Dr Roma Patil, Intern, Bangalore Medical College and Research Institute

Being a part of the military forces of a country is a matter of pride for the individual, their family, and the nation as well. Choosing this field as a career option is often looked upon as a brave decision, due to high levels of morbidity associated with the job. Nevertheless, thousands of men and women join the military services every year, sacrificing their lives to instil a sense of security and peace in the nation.

Army men need to be in the pinnacle of their health and meet physical standards, to get into the services and more so to give their 100% on field. Military personnel are often fitter and healthier at the time of enlistment than the general population, leading to a phenomenon termed, ‘healthy warrior effect’. Optimal physical health is crucial to military readiness, resilience, and veteran well-being. But did you know that the service men too face physical, mental and social health problems? These are generally less talked about, either due to confidentiality of information and hence limited literature or lack of health seeking behaviour by veterans, due to stigmas and service-connected repercussions.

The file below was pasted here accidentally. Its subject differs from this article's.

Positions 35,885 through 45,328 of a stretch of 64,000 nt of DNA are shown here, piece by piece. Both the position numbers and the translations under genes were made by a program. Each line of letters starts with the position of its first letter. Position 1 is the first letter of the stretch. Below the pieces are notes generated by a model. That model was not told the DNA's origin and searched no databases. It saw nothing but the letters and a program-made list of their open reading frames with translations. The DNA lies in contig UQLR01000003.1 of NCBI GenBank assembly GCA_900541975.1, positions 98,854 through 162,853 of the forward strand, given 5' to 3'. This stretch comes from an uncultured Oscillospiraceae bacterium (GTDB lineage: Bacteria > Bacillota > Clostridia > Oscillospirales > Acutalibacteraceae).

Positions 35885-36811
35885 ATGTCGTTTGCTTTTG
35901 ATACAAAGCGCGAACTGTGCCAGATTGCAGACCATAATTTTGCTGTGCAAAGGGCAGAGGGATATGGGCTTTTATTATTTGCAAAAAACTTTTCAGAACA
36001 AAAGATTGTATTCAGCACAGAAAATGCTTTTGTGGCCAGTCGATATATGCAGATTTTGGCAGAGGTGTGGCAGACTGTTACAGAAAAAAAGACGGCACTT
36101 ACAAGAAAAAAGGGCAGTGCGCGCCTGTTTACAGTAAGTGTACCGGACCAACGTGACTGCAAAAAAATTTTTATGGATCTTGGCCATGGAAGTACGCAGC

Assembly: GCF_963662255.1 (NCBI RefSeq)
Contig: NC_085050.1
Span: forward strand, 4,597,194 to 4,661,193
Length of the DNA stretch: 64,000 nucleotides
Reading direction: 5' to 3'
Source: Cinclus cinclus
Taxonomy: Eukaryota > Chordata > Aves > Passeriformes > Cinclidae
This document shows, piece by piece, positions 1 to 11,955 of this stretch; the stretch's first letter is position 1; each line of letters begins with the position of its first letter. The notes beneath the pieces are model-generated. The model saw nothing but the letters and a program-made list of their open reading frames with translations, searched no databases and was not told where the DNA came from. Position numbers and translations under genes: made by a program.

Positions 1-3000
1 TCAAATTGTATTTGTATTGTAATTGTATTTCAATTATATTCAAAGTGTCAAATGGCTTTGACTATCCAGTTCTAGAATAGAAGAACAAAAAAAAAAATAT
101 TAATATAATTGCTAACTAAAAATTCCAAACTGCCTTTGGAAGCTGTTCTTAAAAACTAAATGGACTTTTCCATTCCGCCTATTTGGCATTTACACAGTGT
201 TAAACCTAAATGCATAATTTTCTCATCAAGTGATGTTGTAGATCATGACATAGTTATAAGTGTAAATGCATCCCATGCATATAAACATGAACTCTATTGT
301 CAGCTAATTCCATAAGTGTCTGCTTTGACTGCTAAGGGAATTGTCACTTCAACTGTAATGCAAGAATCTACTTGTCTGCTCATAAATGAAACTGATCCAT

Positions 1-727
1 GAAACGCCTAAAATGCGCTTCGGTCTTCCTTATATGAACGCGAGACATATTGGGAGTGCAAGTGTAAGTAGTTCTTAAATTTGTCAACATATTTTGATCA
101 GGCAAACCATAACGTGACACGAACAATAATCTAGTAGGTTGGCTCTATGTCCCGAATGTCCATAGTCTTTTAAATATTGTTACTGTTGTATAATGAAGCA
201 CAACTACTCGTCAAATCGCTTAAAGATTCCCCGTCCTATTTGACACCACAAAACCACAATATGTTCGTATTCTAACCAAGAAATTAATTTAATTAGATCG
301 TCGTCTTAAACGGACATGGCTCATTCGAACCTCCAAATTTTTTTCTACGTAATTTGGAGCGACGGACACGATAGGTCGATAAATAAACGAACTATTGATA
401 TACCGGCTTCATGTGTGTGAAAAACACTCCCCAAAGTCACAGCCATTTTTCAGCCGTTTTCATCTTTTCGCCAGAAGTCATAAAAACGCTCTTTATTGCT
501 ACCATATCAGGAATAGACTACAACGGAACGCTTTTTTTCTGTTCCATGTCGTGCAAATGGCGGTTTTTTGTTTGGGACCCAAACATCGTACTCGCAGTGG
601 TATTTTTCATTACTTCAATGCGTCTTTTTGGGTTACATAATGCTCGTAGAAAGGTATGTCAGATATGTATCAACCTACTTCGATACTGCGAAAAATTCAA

Military service members face different health issues than civilians. During their service, they are at risk for various injuries such as sharpnel and gunshot wounds, amputation of limbs, traumatic brain injury, hearing loss, sprains and strains. There may also be a risk of health problems from exposure to environmental hazards, such as contaminated water, chemicals, radiation, infections, animal bites, burn pits, heat and cold injury. Being in combat and remaining separated from their families, can be stressful. The stress can put service members and veterans at risk of mental health problems. These include anxiety, post-traumatic stress disorder(PTSD), depression and substance abuse. Suicide is also a concern.